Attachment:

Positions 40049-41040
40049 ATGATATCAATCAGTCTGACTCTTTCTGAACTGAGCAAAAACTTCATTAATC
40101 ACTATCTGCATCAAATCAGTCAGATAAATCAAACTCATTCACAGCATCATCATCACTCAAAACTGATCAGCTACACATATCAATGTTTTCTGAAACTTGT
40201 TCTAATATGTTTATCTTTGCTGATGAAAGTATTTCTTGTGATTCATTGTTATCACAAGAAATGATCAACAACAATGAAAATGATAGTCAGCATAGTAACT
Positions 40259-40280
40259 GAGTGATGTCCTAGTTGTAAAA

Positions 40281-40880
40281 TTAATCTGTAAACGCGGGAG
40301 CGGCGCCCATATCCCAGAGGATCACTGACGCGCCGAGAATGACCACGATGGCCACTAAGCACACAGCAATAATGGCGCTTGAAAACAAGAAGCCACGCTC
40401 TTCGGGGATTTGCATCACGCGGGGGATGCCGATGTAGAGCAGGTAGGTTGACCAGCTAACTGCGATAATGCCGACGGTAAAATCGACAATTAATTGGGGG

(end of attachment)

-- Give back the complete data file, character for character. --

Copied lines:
Positions 40049-41040
40049 ATGATATCAATCAGTCTGACTCTTTCTGAACTGAGCAAAAACTTCATTAATC
40101 ACTATCTGCATCAAATCAGTCAGATAAATCAAACTCATTCACAGCATCATCATCACTCAAAACTGATCAGCTACACATATCAATGTTTTCTGAAACTTGT
40201 TCTAATATGTTTATCTTTGCTGATGAAAGTATTTCTTGTGATTCATTGTTATCACAAGAAATGATCAACAACAATGAAAATGATAGTCAGCATAGTAACT
Positions 40259-40280
40259 GAGTGATGTCCTAGTTGTAAAA

Positions 40281-40880
40281 TTAATCTGTAAACGCGGGAG
40301 CGGCGCCCATATCCCAGAGGATCACTGACGCGCCGAGAATGACCACGATGGCCACTAAGCACACAGCAATAATGGCGCTTGAAAACAAGAAGCCACGCTC
40401 TTCGGGGATTTGCATCACGCGGGGGATGCCGATGTAGAGCAGGTAGGTTGACCAGCTAACTGCGATAATGCCGACGGTAAAATCGACAATTAATTGGGGG